Number of Foodborne Illnesses Finally Decreasing

Foodborne illnesses

The increased awareness of the necessity of food safety laws has paid off. A review conducted by the Center for Science in the Public Interest (CSPI) over 10 years, from 2001 to 2010, found a 40% decrease in foodborne illness outbreaks. These outbreaks came from dangerous bacteria like E. coli, salmonella, and other pathogens.

The drop comes after an increased awareness of the need to prevent and contain future outbreaks, including a large reform of food safety laws, called the Food Safety Modernization Act, which was signed into law in January 2011. The general public can provide feedback on the proposed rules until mid-May.

“The new draft rules recognize that the science of food safety is constantly evolving and that our oversight must take into account issues such as emerging disease-causing bacteria and new understandings of how hazards can be introduced into food processing,” says Margaret Hamburg, commissioner of the U.S. Food and Drug Administration.


But even though CSPI noted that these numbers are encouraging, they believe it doesn’t mean we’re doing enough to combat foodborne illnesses. The numbers are still overwhelming: one in six Americans get ill from a foodborne illness, with about 3,000 fatal cases every year. While it’s hopeful that the amount of victims is in decline, it’s still a number that should be brought down to zero.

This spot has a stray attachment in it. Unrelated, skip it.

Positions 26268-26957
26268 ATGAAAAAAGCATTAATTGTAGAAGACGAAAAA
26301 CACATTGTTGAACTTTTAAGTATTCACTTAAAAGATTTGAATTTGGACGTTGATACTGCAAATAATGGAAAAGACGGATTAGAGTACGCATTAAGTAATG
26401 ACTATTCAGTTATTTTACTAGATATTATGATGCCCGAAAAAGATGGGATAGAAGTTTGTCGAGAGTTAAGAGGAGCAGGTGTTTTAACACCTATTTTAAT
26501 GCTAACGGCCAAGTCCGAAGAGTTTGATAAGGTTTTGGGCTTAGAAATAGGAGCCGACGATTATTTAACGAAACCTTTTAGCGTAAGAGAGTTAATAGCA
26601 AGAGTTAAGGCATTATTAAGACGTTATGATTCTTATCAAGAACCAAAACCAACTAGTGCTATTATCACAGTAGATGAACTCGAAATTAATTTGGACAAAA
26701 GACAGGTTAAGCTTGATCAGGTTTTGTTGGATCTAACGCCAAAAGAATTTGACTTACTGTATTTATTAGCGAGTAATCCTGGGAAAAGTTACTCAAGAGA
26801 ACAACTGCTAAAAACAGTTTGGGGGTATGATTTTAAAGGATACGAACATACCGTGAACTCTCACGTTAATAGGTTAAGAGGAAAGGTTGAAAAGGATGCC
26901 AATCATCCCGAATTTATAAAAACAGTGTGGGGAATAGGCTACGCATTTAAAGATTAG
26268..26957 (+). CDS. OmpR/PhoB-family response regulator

The CSPI also pointed out that, in the 10-year period they analyzed, the cases that were fully investigated, from outbreak to contamination, decreased by 13%. That’s a number that worries them, as cases that are not resolved (when the origin of the contamination and/or the number of people and products affected is unknown) make it harder to control the outbreak.

In total, CSPI has analyzed a sample of 7,194 unique cases, totaling 205,867 illnesses from 1990 to 2010.

Which foods are more likely to cause a foodborne illness than others? “On a pound-for-pound basis, fruits and vegetables, as well as dairy, are among the safest foods to eat,” says the CSPI. “When adjusted for consumption, it is seafood that presents the greatest risk of illness, causing almost 20 times as much disease as fruit and dairy.”


That doesn’t mean you have to avoid seafood; rather, be careful about where you buy it, cook it properly, and stay up to date on food recalls and outbreak notices.

DeWaal, J.D., et al., “Outbreak Alert! 2001-2010. A review of foodborne illness in America,” Center for Science in the Public Interest web site, March 22, 2013;
Hamburg, M., “Basing food safety standards on science and prevention,” FDA Voice web site, January 8, 2013;, last accessed March 25, 2013.